Geographical Indications and Appellations of Origin
These terms relate to the geographic location used to designate the goods or services which originate from a particular region or place. Champagne must come from that region in France while Feta cheese must come from Greece. It is not yet clear what effect Brexit is going to have on the extensive scheme of EU protections for geographical indications, which include Protected Designations of Origin and Protected Geographical Indications. Although some of these EU schemes are open to non-EU applicants, the “home” country must provide reciprocal recognition (we will protect your name if you protect ours). In the absence of mutual recognition, food producers could face competition from cheaper versions of protected names. That said, the law of passing off will still be available post-Brexit and the UK Courts are extremely unlikely to allow SMEs to use famous names like champagne or Feta in the UK after Brexit.
While Brexit presents a particular level of uncertainty in respect to some aspects of patent law, others remain unchanged. Indeed, the good news for inventors seeking to protect their inventions in Europe, is that they may not need to adjust their filing strategies because of Brexit. Even after the UK leaves the EU, it will still be possible for inventors to obtain protection for their inventions in the UK by filing patent applications directly at the UK Intellectual Property Office. Because these patent applications (and eventual patents) are governed by UK national patent law, Brexit will have no effect on UK patents granted by the UK Intellectual Property Office.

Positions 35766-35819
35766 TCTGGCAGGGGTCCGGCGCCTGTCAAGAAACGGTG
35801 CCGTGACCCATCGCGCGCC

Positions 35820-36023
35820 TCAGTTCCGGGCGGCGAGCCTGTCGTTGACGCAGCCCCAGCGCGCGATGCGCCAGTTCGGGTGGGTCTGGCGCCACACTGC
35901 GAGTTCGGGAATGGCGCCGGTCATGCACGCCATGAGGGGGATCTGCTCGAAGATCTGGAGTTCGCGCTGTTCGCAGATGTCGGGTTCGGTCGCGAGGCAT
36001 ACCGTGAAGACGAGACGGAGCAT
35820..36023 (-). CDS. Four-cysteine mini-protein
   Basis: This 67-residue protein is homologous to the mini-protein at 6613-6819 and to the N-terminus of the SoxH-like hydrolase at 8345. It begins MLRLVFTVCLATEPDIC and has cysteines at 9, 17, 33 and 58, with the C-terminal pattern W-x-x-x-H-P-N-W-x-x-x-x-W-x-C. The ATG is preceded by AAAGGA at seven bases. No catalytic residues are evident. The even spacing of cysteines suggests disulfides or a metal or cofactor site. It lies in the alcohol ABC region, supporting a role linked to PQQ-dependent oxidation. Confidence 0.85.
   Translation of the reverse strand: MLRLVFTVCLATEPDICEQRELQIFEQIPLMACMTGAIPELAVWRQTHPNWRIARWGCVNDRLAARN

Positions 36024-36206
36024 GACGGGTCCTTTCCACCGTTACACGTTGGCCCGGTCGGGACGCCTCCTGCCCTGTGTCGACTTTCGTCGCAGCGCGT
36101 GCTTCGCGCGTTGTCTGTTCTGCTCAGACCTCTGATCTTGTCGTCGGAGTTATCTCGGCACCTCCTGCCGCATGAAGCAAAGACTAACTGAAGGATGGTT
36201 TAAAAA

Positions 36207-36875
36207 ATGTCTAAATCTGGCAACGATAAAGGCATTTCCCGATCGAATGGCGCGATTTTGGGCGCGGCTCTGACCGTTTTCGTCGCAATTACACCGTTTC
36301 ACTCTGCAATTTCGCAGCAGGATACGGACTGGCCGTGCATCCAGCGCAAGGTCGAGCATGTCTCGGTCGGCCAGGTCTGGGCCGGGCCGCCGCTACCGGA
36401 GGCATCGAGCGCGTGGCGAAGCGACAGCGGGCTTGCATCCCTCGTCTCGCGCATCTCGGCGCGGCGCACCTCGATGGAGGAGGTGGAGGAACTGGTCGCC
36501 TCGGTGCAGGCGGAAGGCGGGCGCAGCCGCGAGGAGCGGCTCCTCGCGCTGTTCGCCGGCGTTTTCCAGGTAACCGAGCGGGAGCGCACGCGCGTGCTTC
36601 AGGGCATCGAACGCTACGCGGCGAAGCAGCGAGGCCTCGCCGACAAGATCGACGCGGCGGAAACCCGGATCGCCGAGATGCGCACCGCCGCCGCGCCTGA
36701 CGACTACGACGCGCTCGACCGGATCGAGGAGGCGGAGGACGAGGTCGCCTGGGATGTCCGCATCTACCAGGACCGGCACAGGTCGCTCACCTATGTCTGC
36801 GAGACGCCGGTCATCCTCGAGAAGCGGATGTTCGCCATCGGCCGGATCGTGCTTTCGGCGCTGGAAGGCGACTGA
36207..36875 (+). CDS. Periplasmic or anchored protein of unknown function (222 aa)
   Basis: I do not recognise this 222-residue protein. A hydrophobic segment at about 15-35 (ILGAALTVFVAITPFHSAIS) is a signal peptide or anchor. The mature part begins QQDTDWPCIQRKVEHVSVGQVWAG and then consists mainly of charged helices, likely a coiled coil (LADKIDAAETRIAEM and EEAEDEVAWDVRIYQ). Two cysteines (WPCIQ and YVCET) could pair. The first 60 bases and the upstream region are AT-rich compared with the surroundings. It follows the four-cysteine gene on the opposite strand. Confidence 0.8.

Similarly, inventors will still be able to obtain protection for their inventions in other European countries by filing European Patent Applications at the European Patent Office, because the European Patent Convention (EPC) is not a piece of EU legislation and will be unaffected when the UK leaves the EU. Existing European patents covering the UK are also unaffected by the Brexit decision.
There has been a huge increase in the number of UK trademark filings. For example, UK trademark filings by US applicants have jumped by over 150%, filings from China by over 175% and filings from Canada by about 100%.
Clearly, businesses are taking action now to protect their intellectual property (IP) rights rather than awaiting the outcome of the divorce talks between the remaining EU states and the UK. Many are pro-actively ‘Brexit-proofing’ their IP rights.
Although it is hoped that the divorce settlement will make provision for the re-registration of European Union Trade Marks (EUTMs) and of Registered Community Designs (RCDs) before the UKIPO, if the UK and EU were to fail to reach agreement all EUTMs and all RCDs would simply cease to have effect in the UK after 29 March 2019 (the day that the UK will leave the EU).
The potential loss of enforcement of your EUTMs or RCDs in the UK may have very serious consequences, so it may be an idea to review your position sooner rather than later. The authors, Shireen Smith and Kieran Heneghan would be delighted to assist you with this.